By: Sonya Colberg, The Journal Record
Oklahoma City houses are priced at an average of $197,000, up 8.2% year- over-year,
with 20 days average on the market, reports Redfin. In Edmond, the average price is $257,000,
up 2.9%, averaging 22 days on the market. (Journal Record file photo)
Real estate agent Jared Kennedy picked up the phone and heard, “Water is pouring through the ceiling!”
Hmm, this could be bad, he thought. But he said he hoped just a little water had seeped into the house. He figured it could be patched up in a couple of days.
The agent had sold the vacant house and set up an April 6 close date, well into the coronavirus outbreak. The buyers initially declined the pre-closing walk- through because of COVID-19 concerns.
Then, at the last minute, the buyers decided to walk through the house.
“Good thing they did,” Kennedy said.
“When they got to the house, the upstairs mini-fridge had an ice maker. The line busted off it. And it flooded the entire house,” said Kennedy, Oklahoma City Metropolitan Association of Realtors board member. “It caved in the ceiling. Everything had to be completely gutted and remodeled.”
The repair bill hit $128,000. Insurance handled the costs for the 4,800-square-foot house after the $3,000 deductible.
“Everyone took it well,” said Kennedy. “And the house is still set to close.”
The COVID-19 near-disaster demonstrates how people’s attitudes have changed toward buying and selling homes.
Oklahoma is adjusting, though national home sales suffered the biggest drop in almost 10 years in April as much of the country remained locked down by the coronavirus.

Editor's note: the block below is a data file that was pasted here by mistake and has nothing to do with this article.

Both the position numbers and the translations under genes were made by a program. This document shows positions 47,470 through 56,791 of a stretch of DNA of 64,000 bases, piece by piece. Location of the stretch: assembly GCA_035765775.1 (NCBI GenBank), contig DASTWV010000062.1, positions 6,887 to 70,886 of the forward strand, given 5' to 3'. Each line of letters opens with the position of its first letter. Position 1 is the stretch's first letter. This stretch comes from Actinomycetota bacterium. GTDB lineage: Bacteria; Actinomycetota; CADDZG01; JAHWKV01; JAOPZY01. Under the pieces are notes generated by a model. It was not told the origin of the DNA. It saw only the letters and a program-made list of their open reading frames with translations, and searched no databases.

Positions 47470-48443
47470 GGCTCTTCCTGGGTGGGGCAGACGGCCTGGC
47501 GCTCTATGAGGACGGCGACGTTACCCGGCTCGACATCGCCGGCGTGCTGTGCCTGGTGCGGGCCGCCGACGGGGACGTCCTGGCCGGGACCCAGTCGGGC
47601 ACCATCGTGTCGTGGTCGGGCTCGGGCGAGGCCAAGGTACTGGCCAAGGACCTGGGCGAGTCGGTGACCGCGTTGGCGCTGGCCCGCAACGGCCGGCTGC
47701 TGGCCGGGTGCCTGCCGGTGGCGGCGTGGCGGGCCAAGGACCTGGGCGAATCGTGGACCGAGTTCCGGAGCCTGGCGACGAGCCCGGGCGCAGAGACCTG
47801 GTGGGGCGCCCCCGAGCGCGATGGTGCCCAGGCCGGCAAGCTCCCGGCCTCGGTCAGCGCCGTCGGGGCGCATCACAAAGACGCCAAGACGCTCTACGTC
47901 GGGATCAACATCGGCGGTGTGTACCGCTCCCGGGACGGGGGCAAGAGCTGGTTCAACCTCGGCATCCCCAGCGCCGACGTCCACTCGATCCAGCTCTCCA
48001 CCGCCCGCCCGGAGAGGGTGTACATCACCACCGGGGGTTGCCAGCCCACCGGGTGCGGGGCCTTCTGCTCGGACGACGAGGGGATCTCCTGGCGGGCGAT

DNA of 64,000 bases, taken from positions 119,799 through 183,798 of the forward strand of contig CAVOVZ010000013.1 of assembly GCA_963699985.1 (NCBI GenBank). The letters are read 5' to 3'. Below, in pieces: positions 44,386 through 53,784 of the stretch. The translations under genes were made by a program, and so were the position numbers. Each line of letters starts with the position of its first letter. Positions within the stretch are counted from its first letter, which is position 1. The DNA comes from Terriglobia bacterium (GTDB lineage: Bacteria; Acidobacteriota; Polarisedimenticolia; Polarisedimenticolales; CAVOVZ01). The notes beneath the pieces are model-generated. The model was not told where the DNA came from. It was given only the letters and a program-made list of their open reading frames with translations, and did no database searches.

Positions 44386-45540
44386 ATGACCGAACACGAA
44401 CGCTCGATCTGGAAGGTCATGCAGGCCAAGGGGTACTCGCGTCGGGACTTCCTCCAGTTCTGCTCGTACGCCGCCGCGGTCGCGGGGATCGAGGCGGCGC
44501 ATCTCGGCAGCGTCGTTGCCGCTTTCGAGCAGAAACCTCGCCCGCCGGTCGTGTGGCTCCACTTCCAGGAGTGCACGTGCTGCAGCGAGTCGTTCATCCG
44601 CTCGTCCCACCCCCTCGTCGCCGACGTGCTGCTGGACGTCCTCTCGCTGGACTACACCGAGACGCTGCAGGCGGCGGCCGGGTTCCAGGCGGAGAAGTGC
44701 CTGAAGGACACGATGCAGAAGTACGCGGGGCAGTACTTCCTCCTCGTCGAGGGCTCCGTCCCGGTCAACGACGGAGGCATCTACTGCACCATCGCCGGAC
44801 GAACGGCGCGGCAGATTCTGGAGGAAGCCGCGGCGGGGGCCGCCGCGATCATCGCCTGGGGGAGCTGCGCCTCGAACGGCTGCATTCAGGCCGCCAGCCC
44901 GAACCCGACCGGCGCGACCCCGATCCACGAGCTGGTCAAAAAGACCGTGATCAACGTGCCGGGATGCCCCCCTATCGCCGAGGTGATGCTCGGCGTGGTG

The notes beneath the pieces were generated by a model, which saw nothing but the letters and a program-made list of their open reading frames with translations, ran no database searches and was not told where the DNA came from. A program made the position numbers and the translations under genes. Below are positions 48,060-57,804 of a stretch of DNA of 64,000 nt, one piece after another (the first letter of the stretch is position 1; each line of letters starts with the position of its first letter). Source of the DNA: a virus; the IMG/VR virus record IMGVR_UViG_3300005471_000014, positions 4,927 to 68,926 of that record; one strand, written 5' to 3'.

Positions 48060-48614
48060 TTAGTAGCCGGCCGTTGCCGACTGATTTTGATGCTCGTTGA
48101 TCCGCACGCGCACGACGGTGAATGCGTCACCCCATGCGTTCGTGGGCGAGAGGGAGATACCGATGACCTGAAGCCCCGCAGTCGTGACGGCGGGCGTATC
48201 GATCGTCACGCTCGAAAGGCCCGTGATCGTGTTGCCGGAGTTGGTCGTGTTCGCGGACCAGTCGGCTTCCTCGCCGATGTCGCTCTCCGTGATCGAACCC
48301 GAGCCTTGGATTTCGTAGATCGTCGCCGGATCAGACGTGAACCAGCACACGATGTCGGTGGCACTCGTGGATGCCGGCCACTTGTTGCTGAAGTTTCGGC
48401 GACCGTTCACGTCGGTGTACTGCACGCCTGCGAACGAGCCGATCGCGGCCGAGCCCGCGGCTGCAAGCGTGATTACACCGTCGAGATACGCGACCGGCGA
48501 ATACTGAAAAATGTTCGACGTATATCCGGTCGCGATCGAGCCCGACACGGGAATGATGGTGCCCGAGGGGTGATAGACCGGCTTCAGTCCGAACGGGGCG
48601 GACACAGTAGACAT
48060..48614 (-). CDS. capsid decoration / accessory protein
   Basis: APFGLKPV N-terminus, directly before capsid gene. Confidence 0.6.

Existing home sales plummeted 17.8% to a seasonally adjusted annual rate of 4.33 million units last month, according to the National Association of Realtors. The drop was the greatest since July 2010.
Bucking the trend
The state is not just adjusting. Under the relaxing restrictions, Oklahoma real estate is rocking. “Oklahoma is really bucking the national trend,” Kennedy said.
“Given the circumstances, I think everyone was expecting this to be a down year,” he added.
Kennedy chose this seemingly unfortunate time to open his own firm, Lime Realty, in January shortly before the coronavirus raced onto the scene.
“Three months in and the world shuts down,” Kennedy said. “It was pretty terrifying.” But he said the real estate market has been incredible for him despite the pandemic.
“I will sell twice as many houses this year as I did last year,” Kennedy said. He said he usually sells about 20 to 25 houses yearly.
Houses priced from $90,000 to nearly $2 million are all selling well, he said.
Eager buyers are flooding the market and some are even buying sight unseen to limit contact, said Nicca Collier with Metro First Realty Premier in Edmond.
“Properties that are positioned properly are selling within a few days of being listed on the MLS,” Collier said, referring to the multiple listing service available to brokers that lists properties for sale.
Tulsa home sales have recently picked up considerably, too, according to Paul Wheeler, owner of Accent Realtors in Tulsa.
“We’re selling about a house a day right now with our small team,” Wheeler said. “The average Realtor sells six a year.”
The Oklahoma City metro had 2,081 closings in April 2019, averaging $204,609, with 51 days on the market, according to MLSOK.